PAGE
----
The Environmental Protection Agency (EPA) last week published its objections to permits for a new Nucor manufacturing plant in Convent, La. The Times-Picayune reported the EPA’s conclusions, saying “the plant will violate several provisions of the Clean Air Act.”
The timing of these objections from the EPA is very salient for Alabamians concerned with clean air. Recently, we have been sharing our work to challenge the Title V operating permit for Drummond Company’s ABC Coke plant in Tarrant, just north of Birmingham. Evidence shows that ABC Coke is the worst polluting industrial facility in Jefferson County, exceeding that of nearby Walter Coke.
Last year, the EPA named both Drummond Company a potentially responsible party (PRP) for toxic contamination in several northern Birmingham neighborhoods — along with Walter Energy, U.S. Pipe & Foundry, KMAC and Alagasco.
According to the Times-Picayune, “EPA ordered the [Louisiana] Department of Environmental Quality to revise its permit, to require additional controls to block the release of a variety of toxic pollutants from the plant’s coke ovens, including arsenic, benzene, lead compounds and cobalt compounds.”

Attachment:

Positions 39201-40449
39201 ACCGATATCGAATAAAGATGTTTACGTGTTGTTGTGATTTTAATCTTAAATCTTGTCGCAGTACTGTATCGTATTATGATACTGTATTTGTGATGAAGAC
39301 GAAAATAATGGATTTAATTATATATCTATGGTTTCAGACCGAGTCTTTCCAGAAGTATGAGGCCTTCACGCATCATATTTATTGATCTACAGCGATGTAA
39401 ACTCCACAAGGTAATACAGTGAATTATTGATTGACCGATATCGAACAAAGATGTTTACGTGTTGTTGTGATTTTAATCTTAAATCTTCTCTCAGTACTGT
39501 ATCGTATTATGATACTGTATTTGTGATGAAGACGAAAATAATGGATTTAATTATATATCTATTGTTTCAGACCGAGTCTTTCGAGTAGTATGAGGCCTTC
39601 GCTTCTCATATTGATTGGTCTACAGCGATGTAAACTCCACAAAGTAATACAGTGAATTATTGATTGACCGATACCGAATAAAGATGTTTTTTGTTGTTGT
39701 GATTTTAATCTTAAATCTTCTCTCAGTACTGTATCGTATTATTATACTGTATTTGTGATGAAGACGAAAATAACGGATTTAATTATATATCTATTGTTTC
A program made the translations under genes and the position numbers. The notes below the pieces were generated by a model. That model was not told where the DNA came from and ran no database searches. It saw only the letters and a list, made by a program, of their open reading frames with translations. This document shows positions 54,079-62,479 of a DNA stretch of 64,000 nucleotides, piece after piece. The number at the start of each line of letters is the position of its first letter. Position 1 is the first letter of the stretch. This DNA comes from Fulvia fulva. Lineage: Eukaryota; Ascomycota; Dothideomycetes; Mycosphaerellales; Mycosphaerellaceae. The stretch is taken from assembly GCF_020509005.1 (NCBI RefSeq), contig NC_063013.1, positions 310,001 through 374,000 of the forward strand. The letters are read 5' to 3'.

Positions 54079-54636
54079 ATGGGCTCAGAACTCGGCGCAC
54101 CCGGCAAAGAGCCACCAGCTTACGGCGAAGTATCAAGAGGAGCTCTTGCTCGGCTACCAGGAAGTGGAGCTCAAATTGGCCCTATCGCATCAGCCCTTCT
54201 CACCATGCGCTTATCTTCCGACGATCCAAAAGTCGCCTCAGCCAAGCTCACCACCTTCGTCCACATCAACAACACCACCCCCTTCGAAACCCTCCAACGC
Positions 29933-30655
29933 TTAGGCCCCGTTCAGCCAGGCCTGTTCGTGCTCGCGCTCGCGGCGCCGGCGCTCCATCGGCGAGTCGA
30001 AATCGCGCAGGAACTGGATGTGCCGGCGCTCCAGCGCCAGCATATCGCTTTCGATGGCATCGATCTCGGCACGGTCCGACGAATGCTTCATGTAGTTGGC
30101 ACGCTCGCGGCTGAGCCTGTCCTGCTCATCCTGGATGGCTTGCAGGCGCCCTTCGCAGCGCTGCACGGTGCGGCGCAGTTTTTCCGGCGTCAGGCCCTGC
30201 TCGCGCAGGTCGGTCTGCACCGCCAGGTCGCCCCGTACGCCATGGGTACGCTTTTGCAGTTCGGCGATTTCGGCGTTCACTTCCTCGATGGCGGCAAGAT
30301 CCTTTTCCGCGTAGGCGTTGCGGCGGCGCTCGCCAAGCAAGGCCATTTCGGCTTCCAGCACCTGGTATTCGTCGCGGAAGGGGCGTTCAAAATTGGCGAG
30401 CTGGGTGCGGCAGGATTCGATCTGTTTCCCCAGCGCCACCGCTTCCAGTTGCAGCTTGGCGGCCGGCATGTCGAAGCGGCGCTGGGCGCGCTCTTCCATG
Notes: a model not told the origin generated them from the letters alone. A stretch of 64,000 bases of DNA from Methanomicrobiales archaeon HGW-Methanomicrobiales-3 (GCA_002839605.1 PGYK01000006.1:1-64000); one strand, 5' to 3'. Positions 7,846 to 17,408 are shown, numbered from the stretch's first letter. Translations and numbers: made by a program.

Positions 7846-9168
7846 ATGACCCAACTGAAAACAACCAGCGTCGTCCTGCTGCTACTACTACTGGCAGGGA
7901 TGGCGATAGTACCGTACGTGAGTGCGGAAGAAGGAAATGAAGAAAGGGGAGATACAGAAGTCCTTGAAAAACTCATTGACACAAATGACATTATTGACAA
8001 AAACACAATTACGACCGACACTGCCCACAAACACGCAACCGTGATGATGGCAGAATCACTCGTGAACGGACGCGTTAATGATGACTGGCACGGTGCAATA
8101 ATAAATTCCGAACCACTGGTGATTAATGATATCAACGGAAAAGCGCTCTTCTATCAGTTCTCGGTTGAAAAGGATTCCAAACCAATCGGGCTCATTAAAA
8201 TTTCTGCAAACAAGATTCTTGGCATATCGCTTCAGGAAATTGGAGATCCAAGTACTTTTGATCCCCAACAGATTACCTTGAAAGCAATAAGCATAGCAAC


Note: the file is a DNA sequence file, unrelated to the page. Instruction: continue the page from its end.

These are the exact same toxics coming from ABC Coke’s facility and we are deeply concerned about the severe health effects on residents across Jefferson County, particularly in the low-income areas of Collegeville, Fairmont, North Birmingham, Harriman Park, and Tarrant.
The Jefferson County Department of Health (JCDH) is responsible for issuing the Title V permits inside Jefferson County, and ABC Coke’s is currently up for renewal. JCDH is holding a public informational meeting Monday, March 31 for citizens to come learn about the permit process.
JCDH is also holding a public hearing Monday, April 14, where citizens can come express their concerns about the pollution coming from ABC Coke and how it affects their health and well-being.
We encourage everyone who lives or works in Jefferson County to show up at both of these events to show that the public is, in fact, concerned with air pollution and the negative effects it has on our health, our economy and our environment.
Michael joined GASP in 2013 as communications specialist. He has lived in Birmingham since 2008, and is an active member of the Birmingham community. He’s a passionate advocate for health equity, civil rights and equality. He is currently serving as executive director. Email Michael